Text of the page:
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working with mirrors

Working with mirrors without catching a refection of the camera, the computer, reflectors or me was surprisingly not too difficult. Everything just needed to be completely dark! 

However when the mirrors rotate you never know what will show up until you catch it on the camera! Turns out pale Norwegian winter faces lights up like a torch! Christine Tjore Lervåg , my lovely camera animator, and I would have to duck down between each frame so that we would not show up in any reflections!

Here you can see my hands adjusting the puppet! This was a fun scene to shoot!

Christine would rotate the two mirror boxes less then a millimeter for each frame - 24 frames per second (on ones)


And I would animate the puppet on every other frame - 12 frames per second (on twos)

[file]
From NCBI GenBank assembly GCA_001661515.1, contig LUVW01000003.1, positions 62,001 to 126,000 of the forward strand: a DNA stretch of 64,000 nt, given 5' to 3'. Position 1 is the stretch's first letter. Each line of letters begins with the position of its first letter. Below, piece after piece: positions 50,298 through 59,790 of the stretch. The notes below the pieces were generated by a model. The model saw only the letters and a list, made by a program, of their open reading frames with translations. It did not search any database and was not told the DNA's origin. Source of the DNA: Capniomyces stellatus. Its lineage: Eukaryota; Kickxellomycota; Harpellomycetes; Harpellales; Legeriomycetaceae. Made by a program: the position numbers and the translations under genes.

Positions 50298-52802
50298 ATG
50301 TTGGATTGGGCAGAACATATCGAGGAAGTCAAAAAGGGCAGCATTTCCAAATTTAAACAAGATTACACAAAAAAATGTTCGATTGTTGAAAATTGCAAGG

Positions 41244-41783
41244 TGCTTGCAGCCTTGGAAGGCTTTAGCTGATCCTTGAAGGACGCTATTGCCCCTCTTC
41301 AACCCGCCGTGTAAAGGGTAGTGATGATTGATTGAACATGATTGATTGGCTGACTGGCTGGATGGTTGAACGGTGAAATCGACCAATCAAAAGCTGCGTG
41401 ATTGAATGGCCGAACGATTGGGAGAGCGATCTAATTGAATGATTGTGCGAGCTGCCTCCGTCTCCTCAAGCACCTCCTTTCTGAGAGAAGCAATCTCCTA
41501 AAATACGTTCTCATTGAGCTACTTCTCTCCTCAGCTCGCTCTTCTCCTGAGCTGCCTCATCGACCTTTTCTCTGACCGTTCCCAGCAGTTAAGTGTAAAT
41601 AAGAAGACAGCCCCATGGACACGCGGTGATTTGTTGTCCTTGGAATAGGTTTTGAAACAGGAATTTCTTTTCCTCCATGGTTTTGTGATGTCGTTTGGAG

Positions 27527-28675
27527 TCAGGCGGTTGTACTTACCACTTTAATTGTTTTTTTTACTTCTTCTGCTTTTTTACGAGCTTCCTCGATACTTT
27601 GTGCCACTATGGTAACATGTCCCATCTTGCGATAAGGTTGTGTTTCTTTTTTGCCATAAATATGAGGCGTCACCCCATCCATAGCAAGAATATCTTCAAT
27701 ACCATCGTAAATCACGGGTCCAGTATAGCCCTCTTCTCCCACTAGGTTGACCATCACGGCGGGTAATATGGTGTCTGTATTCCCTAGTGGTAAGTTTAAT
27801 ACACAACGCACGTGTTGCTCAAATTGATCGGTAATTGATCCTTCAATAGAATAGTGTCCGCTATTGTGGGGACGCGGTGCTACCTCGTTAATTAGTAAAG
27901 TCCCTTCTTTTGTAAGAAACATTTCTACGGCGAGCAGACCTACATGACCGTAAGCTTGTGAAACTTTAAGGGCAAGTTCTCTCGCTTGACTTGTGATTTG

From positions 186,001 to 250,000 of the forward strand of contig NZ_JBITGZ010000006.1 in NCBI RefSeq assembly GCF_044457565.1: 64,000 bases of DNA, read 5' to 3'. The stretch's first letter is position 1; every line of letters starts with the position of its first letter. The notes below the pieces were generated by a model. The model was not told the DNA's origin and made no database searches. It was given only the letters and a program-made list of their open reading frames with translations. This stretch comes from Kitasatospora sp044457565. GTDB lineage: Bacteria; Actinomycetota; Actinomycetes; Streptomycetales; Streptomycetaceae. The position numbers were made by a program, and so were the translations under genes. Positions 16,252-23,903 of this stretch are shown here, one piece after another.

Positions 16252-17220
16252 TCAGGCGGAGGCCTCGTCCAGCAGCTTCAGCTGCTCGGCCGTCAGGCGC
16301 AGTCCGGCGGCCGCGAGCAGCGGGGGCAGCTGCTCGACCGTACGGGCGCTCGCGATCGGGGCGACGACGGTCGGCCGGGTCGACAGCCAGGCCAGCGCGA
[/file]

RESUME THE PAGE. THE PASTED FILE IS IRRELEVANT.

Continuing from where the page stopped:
Planning Each Frame

Every shot was meticulously planned. Several of the shots included camera movements, and the easiest way to do that is to rotate the set instead of the camera, especially if you don't have the right equipment.  


Before shooting each new shot Christine and I would sit down and plan how many millimeters we would rotate the set for how many frames before changing up the pace. Christine did a fabulous job as my camera animator! It was intense work!


Adding texture

Christine was also given the task of animating texture for the 2D effect!


I wanted the 2D effect to have texture and life! So the texture was animated seperately, then added to the 2D animation later in after effects. 

Christine made this effect by moving plasticine on a piece of paper, and it makes a great moving texture!

I would then animate the 2D effect in white and then add this animation on top with the blending mode "Pin light" in after effects. 

Puppet Making

dukke work.png

click here to get a more detailed explanation about how I make my puppets

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